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This is the first of a series of articles which come out of the experience of an artist whose work is in conflict with the dominant culture. Most of my paintings are of allegorical figures often inspired by the Renaissance and Romantic periods. Much of the great art of the past reflected, despite the Fall, humanity was still created in the image of God and therefore has great worth. But contemporary culture hardly reflects this exalted view of humanity, rather the subtext seems more like B.F. Skinner’s “To man qua man we readily say good riddance”. This diminished view of humanity runs through fine art as well as popular culture. It is most apparent in the culture’s morbid preoccupation with horror, the symbols of death certainly don’t reflect a reverence for life. I seem to be alone in recognizing the significance of these disturbing symbols in contemporary culture.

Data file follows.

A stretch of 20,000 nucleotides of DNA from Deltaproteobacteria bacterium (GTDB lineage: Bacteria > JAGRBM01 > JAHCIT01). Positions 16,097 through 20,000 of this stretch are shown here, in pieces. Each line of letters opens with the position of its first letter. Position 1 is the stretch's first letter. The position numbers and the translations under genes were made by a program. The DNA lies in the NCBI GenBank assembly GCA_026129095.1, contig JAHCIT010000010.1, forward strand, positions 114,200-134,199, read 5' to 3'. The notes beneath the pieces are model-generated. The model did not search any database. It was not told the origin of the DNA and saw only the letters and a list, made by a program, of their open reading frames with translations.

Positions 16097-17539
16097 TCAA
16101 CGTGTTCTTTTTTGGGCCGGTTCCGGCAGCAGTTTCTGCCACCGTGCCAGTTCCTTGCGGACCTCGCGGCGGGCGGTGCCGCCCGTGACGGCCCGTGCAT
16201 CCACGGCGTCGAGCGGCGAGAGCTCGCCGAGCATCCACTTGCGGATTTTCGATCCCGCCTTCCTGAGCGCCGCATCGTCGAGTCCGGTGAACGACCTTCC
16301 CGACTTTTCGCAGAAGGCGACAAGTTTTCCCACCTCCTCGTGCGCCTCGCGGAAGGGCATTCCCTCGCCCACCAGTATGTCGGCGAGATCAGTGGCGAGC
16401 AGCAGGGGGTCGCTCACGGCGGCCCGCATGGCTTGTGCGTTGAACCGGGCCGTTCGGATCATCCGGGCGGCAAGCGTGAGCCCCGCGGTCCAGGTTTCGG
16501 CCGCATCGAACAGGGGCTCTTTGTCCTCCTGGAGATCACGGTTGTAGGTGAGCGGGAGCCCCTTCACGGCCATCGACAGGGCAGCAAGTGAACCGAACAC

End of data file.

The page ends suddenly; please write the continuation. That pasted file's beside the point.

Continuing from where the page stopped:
Christian ought to be interested in symbols since Jesus often used symbols in his teachings. For example, the Parable of the Sower uses the symbolism of seeds falling on different kinds of ground, some ground hinders the growth of seeds while other ground can nurture growth. The different kinds of ground can be interpreted as different cultural environments people live in. Some environments can nurture the spirit while others extinguish it. Unfortunately, it seems today, most seeds fall into what Max Weber called the Iron Cage.

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